The three SAR aircraft were forced to return to their base to await improved weather conditions, the CFAV Firebird could only proceed as far as Maughers Beach while the CCGS Earl Grey and the CCGC Sambro were forced to heave to and monitor the situation. Several hours later the HMCS Moncton and the HMCS Goose Bay, with quickly assembled ad hoc fire teams, were tasked by the DND Military Operations Centre (MOC). At approximately 0500, the CCGS Sir William Alexander relieved the CCGS Earl Grey.

Shortly after midnight on 23 March 2001, the JRCC determined that there was no longer any further risk to life and terminated its role as the SAR mission co-ordinator. The Canadian Coast Guard (CCG) Regional Operations Centre assumed the role of lead agency under the auspices of Environmental Response. As the fire-fighting capabilities of all the previously tasked surface units had proven inadequate in the existing sea and weather conditions, an attempt was made by the CCG to procure the services of the Ryan Leet, a sea-going tug with enhanced firefighting abilities. By then the owners of the Ryan Leet were already in negotiations with the owners of the Kitano for a LOF 2000 and therefore declined to enter into negotiations with the CCG. The next morning, the master of the Kitano signed a LOF 2000 with Secunda Marine Services Ltd., the owners of the Ryan Leet, and the tug sailed to assist. When the Ryan Leet arrived on scene, weather and sea conditions prevented it from offering any direct assistance and it was forced to heave to and stand-by.

At 1200, the role of lead agency was turned over to Transport Canada Marine Safety and one hour later a Halifax pilot, sent to liaise between the vessel and the authorities ashore, boarded the Kitano. With the situation now under control, the harbour master, who would soon assume the role of lead agency, cleared the vessel to enter the harbour and proceed to anchorage one.

The HRM Fire Service was prepared to intervene once the vessel was secured alongside, but as its members are not trained or equipped to fight shipboard fires while a vessel is in the stream, they too were unable to offer assistance. Discussions that morning between the HRM Fire Service and DND for DND assistance were unsuccessful. A verbal request for DND assistance was made by the HRM Fire Service using the term "Aid to Civilian Powers". This term had been used in the past by the HRM Fire Service to obtain DND assistance but on this occasion the request was denied. It was not until the HRM Fire Service made an official request through the HRM Emergency Measures Organization (EMO), through the Provincial EMO to the Office of Critical Infrastructure Protection and Emergency Preparedness that DND agreed to task the CFAV Firebird and put a fire team onboard to assess the situation. The military assessment team was under instructions to assess, but not to engage the fire.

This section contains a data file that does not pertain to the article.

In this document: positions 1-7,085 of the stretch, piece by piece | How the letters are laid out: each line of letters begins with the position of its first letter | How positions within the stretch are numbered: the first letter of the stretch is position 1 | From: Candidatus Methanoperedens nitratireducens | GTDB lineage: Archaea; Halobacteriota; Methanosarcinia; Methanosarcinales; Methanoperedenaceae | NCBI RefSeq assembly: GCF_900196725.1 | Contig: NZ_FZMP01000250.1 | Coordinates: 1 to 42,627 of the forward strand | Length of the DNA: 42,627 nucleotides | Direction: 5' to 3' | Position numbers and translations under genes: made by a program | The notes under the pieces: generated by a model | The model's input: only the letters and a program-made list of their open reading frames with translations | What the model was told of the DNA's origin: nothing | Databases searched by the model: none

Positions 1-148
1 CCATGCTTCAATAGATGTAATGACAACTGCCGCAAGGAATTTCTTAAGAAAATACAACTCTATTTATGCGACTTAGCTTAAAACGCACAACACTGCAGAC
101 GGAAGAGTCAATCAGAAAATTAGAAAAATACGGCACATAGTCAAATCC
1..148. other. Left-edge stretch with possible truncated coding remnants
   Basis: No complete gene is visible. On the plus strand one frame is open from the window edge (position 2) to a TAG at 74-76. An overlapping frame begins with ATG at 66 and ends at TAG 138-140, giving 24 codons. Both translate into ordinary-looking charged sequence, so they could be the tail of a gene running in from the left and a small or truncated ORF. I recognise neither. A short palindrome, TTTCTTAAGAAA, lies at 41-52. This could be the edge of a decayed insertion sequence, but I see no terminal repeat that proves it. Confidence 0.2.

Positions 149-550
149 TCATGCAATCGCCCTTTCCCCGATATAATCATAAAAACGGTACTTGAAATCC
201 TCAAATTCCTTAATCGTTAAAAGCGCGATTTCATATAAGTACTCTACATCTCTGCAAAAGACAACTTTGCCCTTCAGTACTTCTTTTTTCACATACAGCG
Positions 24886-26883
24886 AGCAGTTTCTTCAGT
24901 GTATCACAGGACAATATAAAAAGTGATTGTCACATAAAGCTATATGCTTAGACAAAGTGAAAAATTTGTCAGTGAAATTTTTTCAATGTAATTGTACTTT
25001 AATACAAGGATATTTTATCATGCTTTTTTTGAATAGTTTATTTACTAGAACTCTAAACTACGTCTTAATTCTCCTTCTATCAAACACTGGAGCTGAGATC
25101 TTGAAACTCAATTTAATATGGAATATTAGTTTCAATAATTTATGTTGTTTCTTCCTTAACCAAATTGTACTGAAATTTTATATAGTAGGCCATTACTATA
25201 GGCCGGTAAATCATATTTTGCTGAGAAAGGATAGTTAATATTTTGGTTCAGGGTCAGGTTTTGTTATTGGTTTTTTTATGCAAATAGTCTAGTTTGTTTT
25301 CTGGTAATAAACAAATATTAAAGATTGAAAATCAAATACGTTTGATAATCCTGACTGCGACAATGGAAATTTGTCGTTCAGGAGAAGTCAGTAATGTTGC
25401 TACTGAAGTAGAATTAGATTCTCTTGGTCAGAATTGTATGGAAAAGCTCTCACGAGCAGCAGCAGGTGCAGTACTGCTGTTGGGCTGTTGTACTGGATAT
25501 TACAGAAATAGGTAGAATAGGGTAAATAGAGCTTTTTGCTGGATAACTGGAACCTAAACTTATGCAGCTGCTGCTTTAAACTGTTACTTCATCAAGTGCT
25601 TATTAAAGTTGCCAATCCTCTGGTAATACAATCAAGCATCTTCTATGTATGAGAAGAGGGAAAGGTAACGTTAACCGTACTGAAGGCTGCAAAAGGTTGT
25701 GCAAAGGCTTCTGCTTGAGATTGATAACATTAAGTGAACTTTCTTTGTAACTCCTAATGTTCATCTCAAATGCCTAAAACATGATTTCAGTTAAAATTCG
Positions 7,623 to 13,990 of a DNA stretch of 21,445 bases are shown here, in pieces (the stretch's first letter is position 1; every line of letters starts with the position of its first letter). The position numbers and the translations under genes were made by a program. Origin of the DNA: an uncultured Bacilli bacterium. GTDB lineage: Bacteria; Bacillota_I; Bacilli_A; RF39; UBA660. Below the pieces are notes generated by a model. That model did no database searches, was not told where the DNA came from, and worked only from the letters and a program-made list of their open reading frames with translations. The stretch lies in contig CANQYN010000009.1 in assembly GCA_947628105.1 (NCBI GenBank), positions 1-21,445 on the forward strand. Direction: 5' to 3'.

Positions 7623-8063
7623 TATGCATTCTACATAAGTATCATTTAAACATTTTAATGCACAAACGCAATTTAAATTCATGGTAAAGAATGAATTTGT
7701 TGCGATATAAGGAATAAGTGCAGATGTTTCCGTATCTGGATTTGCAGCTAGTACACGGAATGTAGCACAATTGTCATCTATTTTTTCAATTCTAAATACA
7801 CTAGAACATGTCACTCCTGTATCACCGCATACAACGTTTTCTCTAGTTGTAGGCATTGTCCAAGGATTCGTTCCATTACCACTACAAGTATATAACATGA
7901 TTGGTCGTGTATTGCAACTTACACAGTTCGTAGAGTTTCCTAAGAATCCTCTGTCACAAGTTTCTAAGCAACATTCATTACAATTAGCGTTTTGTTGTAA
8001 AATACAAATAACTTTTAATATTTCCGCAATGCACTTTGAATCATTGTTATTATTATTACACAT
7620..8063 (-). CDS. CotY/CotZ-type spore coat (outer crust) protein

By the time clearance was granted for the Kitano to enter the harbour, the fire in two of the four containers involved in the fire had been extinguished. The harbour master believed that once the vessel anchored inside the harbour, DND firefighters would board the Kitano and extinguish the fire in the other two containers. As the vessel prepared to enter the harbour, the harbour master learned that the services of the CFAV Firebird and the DND firefighters would only be available in an assessment capacity.

The harbour master was soon in contact with Secunda Marine Services Ltd. and informed them that the Kitano was on its way in, and the extent of DND participation to be expected once the vessel was anchored. Secunda Marine Services Ltd. completed its preparations, and, with a seven-person fire fighting and salvage team, proceeded to meet the vessel at anchorage one.

When the Kitano was finally anchored safely in the inner harbour, the military assessment team boarded the vessel, followed by the salvage company fire team. The salvage company firefighters together with the team from DND completed an initial assessment of the situation. The salvage company firefighters then requested the Ryan Leet to come alongside and using its fire monitors, the salvage tug directed water at the flames emanating from a container which the Kitano's crew had opened immediately after anchoring. Once the visible flames were sufficiently knocked down, the Ryan Leet commenced boundary cooling and the firefighters, having already relieved the vessel's exhausted crew, commenced attacking the fire using fire hoses and portable equipment.

By late that evening, the fire in the two remaining containers had been extinguished. As a precautionary measure, the salvage company firefighters and the Ryan Leet remained with the vessel throughout the night. The following morning the vessel was cleared to proceed to the Ceres container pier where the damaged containers were removed from the vessel.

Fire Safety in Canadian Ports, Harbours and Seaway

Since 1989, at least ten5 major fires have occurred aboard vessels of various types and sizes across Canada involving a response by municipal shore-based firefighters.

Occurrences involving the following four vessels are of particular interest: H.M. Griffith, Ambassador, Petrolab and Windoc.